January 1998. An ice storm plunged more than 3 million Quebecers into darkness for 45 days. It was an unforgettable natural disaster, especially for Suzanne King, a researcher at the Douglas Mental Health University Institute. She saw it as a unique opportunity to study the effects of stress on pregnant women and their future children. Two hundred women were recruited, and her Project Ice Storm took off. Twenty years later, her team is still following about a hundred of these children.
“After two decades of uninterrupted research, we continue to publish results showing the significant long-term effects of exposure to prenatal stress on the growth, behaviour and cognitive and physical development of Project Ice Storm children,” says King, a full professor in McGill University’s Department of Psychiatry.
Children’s health and development at stake
Project Ice Storm has shown that maternal stress has an impact on different aspects of children’s development, such as their intelligence quotient (IQ), autism-related traits, bilateral coordination, and brain structure.
For instance, King and her team have shown that:
- Children whose mothers had been exposed to significant objective prenatal maternal stress (e.g., the number of days without power) had lower IQs. These children had less-developed language and cognitive skills than those whose mothers had not experienced such a high level of objective stress.
- The higher the level of the mothers’ objective difficulties (e.g., the length of the power outage) due to the ice storm, the more severe their children’s autistic traits were at the age of 6½ years.
It should be noted that many of these associations are moderated by the timing (trimester) of the exposure during gestation or by the child’s gender.
The latest studies published in 2017 by King’s team on ice storm mothers and children indicate that the more difficult the hardship endured by the mothers, the higher the girls’ body mass index was at the age of 5½ years and the more predictive it was, therefore, of earlier puberty (age of first premature menstruation). Furthermore, the size of the effect of maternal stress on the children’s body mass index increased as the children grew older.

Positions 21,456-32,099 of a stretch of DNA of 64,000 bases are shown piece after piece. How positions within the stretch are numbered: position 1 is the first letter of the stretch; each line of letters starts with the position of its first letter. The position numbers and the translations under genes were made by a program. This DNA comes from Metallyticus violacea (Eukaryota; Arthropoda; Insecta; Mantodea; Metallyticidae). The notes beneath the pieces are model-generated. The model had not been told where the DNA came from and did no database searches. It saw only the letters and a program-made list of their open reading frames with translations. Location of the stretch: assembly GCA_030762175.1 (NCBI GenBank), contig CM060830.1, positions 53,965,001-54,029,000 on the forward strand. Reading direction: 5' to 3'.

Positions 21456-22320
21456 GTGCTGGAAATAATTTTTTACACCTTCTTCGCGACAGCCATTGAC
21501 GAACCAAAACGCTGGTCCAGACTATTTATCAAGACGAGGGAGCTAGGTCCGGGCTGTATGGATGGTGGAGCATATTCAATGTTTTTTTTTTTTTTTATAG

“These results show how a stressor during pregnancy can influence both the physical development and mental health of the unborn child,” explains King.
Her team is now looking at reproductive organ development in the young men and young women to determine if there are any observable changes that might be associated with prenatal stress. These results will be made known in 2018. Similar experiences in other countries Natural disasters have an impact on pregnant women, regardless of where they occur.
This said, in 2008, King worked with a group conducting research on pregnant women affected by floods in Iowa, in the United States. In January 2011, the Australian state of Queensland experienced severe flooding, too. In this case, King combined a study on disasters with an existing study on pregnant women whose psychosocial data were available prior to the flood. In a recent research project, she studied the impact of the Fort McMurray, Alberta, fire on pregnant women (2016). Lastly, her latest study looked at pregnant women during Hurricane Harvey, which, in August 2017, struck Houston, Texas, where 72,000 women give birth each year.
To better cope with natural disasters, future mothers are advised to limit their exposure to the stressor, such as by staying with relatives outside the affected area. Seeing the experience in a positive light can also help, as this has a significant impact on the child’s brain. They can also reduce their stress level by eating and sleeping well or exercising.
This research was funded by grants from the Canadian Institutes of Health Research, the National Institute of Mental Health and the March of Dimes.
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